I shall only mention the things on the table which stood opposite to Dr. Muller and myself; from these, some idea may be formed of the other dishes. First came a large pancake, which not only covered the whole table, but hung over it on all sides nearly half a yard deep; it is called tshurek, and serves the Persians both for bread and napkin: then half a sheep, the leg of an ox, two dishes filled with various roasted meats, five dishes of ragouts sprinkled with saffron, two dishes of boiled rice, two of boiled fowls, two of roast fowls, two roasted geese, two dishes of fish, two bowls of sour milk a large quantity of sherbet, and four jars of wine; but with all these there was neither knife, fork, nor spoon. One dish was piled upon another, with such rapidity, that Dr. Muller and myself suddenly found ourselves stationed behind an entrenchment of viands which concealed all view of the court, and only allowed us a peep at our friends opposite through the interstices of the multiplied dishes.
Through one of these openings, I endeavoured to observe what the serdar was doing. With his left hand resting on his dagger, for the Persians never eat with the left, he gravely stretched out his right into a dish of greasy rice, of which he kneaded a small portion with three fingers, and conveyed it with great address into his mouth, seldom soiling either his beard or his mustachios. After repeating this operation several times, he broke a piece off the enormous pancake, and having wiped his fingers with it, swallowed it with an air of placid satisfaction. In the sane manner, he poked into a variety of dishes which he fancied; and at last, seizing a goblet of sherbet, and drinking it off, smiled around upon his wondering guests. Scarcely any of the party had tasted any of the dishes, from the impossibility of getting at them; for not one of them could have been removed from the middle, without demolishing the structure of the whole. The signal for clearing the tables was at last given, and the removal of the dishes occasioned some curious scenes. The dish of ragouts could not be separated from the plate of sour cream, upon which it so conveniently reposed; the butter had entered into close alliance with the pancake; and the fish would not dissolve partnership with the roasted fowls. Force, however, succeeded at last in effecting the desired separation, and the eatables were delivered up to the persons waiting outside. It is the custom in Persia to give the remains of a feast to the attendants, or such persons as may happen to be in the way; often also to the gaping populace. Thus, in a great house, where they daily cook treble the quantity consumed by its inmates, the leavings are consigned to hungry amateurs.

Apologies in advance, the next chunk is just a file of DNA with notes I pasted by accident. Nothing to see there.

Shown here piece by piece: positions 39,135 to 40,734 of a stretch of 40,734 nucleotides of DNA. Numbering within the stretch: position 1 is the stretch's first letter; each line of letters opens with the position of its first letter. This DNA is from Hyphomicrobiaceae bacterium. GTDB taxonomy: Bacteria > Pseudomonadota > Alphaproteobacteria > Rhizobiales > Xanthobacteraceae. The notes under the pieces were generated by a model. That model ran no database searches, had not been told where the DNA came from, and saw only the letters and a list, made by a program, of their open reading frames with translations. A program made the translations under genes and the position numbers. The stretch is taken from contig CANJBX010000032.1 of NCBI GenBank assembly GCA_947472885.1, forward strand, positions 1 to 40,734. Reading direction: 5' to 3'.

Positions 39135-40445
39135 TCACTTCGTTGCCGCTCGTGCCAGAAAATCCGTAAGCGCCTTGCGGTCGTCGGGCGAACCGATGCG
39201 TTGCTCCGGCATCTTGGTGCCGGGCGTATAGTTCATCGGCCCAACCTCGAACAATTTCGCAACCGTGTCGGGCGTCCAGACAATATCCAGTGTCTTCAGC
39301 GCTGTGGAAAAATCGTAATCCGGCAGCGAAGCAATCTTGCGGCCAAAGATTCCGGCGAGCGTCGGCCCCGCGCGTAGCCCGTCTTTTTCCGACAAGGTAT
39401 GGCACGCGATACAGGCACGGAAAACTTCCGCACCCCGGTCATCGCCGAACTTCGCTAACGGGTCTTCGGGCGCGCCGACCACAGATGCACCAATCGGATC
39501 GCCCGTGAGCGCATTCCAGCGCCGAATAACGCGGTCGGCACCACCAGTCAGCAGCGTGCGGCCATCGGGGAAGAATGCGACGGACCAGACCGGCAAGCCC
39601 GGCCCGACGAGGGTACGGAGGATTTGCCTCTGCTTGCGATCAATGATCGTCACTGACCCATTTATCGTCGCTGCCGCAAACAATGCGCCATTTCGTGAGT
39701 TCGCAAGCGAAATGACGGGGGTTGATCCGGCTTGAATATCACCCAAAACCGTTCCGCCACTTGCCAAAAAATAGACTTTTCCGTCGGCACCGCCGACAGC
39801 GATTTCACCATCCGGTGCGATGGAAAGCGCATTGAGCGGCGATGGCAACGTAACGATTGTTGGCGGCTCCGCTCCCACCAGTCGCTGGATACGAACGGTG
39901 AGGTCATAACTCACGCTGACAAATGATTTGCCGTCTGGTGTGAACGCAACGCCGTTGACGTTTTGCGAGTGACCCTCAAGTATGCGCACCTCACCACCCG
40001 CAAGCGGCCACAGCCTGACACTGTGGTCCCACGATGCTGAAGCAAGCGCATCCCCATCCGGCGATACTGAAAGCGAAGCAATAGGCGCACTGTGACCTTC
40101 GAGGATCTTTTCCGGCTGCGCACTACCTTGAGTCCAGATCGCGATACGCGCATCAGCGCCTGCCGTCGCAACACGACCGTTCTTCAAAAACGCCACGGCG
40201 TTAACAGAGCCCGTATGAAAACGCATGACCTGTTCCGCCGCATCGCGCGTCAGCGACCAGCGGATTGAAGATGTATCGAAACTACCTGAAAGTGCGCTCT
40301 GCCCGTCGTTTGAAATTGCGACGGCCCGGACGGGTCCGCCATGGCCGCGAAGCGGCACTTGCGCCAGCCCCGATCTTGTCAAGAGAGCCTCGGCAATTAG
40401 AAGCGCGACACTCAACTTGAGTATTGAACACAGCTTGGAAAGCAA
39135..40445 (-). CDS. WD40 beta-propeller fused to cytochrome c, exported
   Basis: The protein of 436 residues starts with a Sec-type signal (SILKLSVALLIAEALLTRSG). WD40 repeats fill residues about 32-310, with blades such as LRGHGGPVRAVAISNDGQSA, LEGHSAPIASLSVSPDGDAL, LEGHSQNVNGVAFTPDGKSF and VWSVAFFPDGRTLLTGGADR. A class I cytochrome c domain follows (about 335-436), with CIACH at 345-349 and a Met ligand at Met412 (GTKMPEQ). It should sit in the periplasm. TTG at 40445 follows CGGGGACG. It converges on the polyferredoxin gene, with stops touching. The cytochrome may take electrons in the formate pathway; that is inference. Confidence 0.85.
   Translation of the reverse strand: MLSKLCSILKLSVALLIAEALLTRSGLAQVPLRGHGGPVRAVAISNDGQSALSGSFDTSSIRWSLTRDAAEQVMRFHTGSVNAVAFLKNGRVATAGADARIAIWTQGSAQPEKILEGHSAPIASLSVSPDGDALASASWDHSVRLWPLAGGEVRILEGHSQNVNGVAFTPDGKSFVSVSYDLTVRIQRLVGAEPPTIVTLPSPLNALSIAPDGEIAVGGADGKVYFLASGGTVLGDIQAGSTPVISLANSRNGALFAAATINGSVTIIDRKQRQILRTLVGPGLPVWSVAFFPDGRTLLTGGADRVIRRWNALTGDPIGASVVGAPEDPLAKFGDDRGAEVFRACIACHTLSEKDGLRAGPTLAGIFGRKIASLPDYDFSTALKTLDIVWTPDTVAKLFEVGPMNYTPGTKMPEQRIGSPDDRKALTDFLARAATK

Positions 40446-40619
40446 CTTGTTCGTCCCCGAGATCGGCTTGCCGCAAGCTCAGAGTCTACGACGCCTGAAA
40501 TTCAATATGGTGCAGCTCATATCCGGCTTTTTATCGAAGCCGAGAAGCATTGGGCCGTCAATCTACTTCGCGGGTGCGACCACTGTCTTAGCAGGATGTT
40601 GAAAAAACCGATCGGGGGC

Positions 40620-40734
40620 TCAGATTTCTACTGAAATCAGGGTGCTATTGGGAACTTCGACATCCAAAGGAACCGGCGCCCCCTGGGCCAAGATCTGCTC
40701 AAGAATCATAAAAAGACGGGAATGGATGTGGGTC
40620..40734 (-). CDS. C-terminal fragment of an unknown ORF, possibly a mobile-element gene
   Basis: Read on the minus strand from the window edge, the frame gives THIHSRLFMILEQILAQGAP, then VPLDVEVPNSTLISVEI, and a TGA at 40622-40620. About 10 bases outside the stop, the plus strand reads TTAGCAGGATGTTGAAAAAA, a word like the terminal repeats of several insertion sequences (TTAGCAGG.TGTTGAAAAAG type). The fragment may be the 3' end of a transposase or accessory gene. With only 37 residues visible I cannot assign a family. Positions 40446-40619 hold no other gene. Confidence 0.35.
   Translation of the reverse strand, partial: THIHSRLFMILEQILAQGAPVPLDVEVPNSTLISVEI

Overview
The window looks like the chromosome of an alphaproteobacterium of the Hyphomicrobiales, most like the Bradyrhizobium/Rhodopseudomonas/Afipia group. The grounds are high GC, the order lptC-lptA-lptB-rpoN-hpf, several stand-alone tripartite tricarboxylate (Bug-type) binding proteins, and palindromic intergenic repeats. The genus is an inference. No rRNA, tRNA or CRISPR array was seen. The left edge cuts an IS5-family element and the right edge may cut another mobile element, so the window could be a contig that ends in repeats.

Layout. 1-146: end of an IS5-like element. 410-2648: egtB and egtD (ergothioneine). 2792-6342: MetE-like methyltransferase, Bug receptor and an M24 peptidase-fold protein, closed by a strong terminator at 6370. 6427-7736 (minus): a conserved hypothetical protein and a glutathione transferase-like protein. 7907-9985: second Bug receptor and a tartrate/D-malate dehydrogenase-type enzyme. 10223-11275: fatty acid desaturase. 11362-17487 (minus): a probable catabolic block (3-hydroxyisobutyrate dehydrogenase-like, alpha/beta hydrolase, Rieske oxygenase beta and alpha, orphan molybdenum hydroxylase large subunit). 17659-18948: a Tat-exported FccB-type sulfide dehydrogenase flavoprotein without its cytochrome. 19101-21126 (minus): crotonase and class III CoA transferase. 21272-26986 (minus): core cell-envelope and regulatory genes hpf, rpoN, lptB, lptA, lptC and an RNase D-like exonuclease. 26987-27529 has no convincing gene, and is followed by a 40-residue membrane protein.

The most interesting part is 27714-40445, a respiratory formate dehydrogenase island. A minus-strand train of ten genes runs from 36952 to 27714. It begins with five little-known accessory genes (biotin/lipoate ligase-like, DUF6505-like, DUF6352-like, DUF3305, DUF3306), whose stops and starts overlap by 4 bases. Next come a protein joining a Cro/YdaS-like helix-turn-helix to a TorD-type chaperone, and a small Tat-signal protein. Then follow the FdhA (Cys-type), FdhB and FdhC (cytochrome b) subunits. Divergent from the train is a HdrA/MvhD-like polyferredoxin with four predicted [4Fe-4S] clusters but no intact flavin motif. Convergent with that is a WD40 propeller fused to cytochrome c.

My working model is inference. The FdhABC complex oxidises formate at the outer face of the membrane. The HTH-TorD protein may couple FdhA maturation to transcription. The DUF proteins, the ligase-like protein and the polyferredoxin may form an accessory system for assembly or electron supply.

At another entertainment given at Sultania, by the prime minister, to the Russian ambassador and his suite, we are told by